ACSRI Members Respond to Liebowitz’s Email in Interview

After reading President Liebowitz’s email last night, we at MiddBlog still had a few questions about what it all meant.  So we decided to ask some of the people who have been in the trenches with the administration and the trustees trying to move divestment forward.  Here is our email interview with members of the Advisory Committee on Socially Responsible Investing (ACSRI) Ben Chute ‘13.5 and Nathan Arnosti ’13.

MiddBlog: Ron got kind of sassy there with the little note on the email forwarded to students (“I guess I need to get permission”), didn’t he?

Ben Chute ‘13.5: I hadn’t noticed, but now that you mention it, it’s kind of funny.

MB: Can you guys provide any insight into how and why Ron decided to come out with some statistics on our endowment at this point in time?

BC: I take him at his word when he says he trusts the Middlebury College community to discuss the issue thoughtfully and seriously. The ethical investment of our endowment is a complex issue, and bringing Middlebury students into the discussion not only gives them a fantastic opportunity for experiential learning, but also includes the voice of a major stakeholder in the operation of the this college.

I think this conversation beginning with statistics is a signal of where it is headed. This issue is equally grounded in principle and practicality, and the statistics will help us guide the discussion beyond simply the principles of divestment into a more complicated discussion of how we would implement it.

MB: He says, “one of its members attends Investment Committee meetings of the Board of Trustees.” I am assuming that’s you Ben? Can you talk about what that entails, how much influence you have, and if it had anything directly or indirectly to do with Ron’s email.

BC: Yes I’m the Student Liaison to the Investment Committee of the Board of Trustees(!). I had my first meeting with the IC last October, when I met with Trustees and Investure in Old Chapel. I’m optimistic that this position will be an important one; simply being able to be in the room and experience how everything works is instructive towards gearing SRI proposals for better reception by the Trustees, but being able to speak for 5 minutes at the end of each meeting into the foreseeable future is the most exciting attribute of the position. Opening up a dialogue between the Trustees and students has already proved beneficial, and I am confident that more good things will come of it.

MB: 3% of our endowment invested in fossil fuels, and less than 1% in weapons industries doesn’t sound like a lot to me. Is it less than you guys expected too? On the other hand, does that mean it will be more feasible to divest such a small part of our endowment? Or is it actually not that small?

Nathan Arnosti ’13: I was also pleased to see that, according to Investure’s estimates, only 3.6% of Middlebury’s endowment is directly invested in fossil fuels, and .6% is directly invested in defense and arms manufacturing. These figures, certainly at the low end of SRI’s estimates, suggest that Middlebury’s endowment is not solely reliant on the fossil fuel industry for financial returns. Though our investments are spread across many vehicles – thus complicating the picture significantly – divestment from fossil fuels is more feasible when it comprises 3.6% of our portfolio than it would be with a larger percentage of these investments.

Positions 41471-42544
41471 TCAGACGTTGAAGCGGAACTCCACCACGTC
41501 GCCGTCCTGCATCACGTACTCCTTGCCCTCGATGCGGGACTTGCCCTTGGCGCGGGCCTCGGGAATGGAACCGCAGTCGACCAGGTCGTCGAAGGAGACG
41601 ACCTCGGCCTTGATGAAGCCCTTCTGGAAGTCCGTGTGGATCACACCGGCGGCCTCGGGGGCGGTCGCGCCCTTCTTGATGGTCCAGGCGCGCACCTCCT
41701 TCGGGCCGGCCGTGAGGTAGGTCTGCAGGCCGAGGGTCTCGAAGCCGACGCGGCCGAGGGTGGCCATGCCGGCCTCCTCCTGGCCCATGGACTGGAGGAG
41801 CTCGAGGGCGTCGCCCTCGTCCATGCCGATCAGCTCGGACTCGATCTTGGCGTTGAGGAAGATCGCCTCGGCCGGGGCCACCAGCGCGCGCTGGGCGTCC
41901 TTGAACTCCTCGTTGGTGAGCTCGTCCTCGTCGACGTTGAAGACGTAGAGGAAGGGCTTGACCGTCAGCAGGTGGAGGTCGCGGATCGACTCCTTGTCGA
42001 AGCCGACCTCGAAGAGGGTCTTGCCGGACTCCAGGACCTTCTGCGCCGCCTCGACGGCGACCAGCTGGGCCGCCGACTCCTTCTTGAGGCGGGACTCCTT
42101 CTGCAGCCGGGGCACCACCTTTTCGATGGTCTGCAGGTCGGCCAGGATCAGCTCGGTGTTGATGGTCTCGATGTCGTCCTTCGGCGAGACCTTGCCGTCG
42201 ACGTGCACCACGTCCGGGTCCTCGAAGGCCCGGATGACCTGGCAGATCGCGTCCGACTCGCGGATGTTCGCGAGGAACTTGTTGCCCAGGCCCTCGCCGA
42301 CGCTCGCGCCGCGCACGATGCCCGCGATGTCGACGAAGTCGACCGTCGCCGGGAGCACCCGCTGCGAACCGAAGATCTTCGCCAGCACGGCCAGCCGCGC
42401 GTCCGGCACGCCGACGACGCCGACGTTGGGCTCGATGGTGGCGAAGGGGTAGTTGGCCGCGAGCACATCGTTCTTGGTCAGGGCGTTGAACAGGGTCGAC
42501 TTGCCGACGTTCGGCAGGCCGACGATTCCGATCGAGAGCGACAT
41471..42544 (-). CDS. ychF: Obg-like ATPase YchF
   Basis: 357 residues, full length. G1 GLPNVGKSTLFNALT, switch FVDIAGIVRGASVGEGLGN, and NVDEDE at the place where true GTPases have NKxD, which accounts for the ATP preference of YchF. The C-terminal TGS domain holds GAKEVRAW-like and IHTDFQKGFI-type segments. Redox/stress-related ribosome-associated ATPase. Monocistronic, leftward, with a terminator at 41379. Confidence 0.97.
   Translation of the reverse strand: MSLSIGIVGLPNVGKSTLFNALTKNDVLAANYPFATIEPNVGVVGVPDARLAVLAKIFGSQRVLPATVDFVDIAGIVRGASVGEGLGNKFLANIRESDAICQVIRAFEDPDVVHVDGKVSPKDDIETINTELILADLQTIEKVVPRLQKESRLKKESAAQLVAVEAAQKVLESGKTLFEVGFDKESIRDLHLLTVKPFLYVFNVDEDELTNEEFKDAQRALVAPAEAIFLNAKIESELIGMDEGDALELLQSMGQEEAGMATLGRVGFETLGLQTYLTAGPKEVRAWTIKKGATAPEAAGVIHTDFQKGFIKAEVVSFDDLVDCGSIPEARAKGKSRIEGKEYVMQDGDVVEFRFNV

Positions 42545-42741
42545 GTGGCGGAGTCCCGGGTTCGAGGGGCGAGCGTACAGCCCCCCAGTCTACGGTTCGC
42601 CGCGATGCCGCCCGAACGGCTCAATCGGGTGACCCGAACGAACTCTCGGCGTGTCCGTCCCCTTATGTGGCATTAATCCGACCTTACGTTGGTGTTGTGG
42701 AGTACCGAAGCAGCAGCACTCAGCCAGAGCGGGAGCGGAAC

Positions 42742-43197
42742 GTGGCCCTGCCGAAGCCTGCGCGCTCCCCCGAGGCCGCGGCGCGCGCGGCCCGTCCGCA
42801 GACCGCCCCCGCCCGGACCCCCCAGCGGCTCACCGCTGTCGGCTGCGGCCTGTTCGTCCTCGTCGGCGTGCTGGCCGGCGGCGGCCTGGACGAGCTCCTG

That said, 3.6% is not trivial: with a $900 million endowment, that equates to around $32 million of investments in fossil fuels.

MB: Can you translate all the jargon at the end of his email into plain English? Where exactly do these statistics come from and what do they reflect? Are they showing the whole picture in your opinion?

NA: To clarify the specifics of Investure’s reporting, Investure states that they have used “available information” from their many investments, meaning that these figures are approximated.  It would be helpful to know what percentage of Investure’s investments were included in this approximation, as that would better indicate the potential margin of error.

Also, it is important to note that these figures refer only to direct investments in fossil fuels and defense manufacturing. Thus, while Exxon Mobile might count as part of the 3.6%, a company that manufactures machinery for offshore oil rigs might not. Where we, as a community, draw the line with these industries is a crucial topic of discussion.

MB: Overall are how do you feel about this development? Will this be impact your strategies going forward?

NA: I was very excited to hear last week that President Liebowitz was planning to release information regarding our endowment’s investments in fossil fuels and defense and arms manufacturing. This is an excellent step forward towards a responsibly-invested endowment.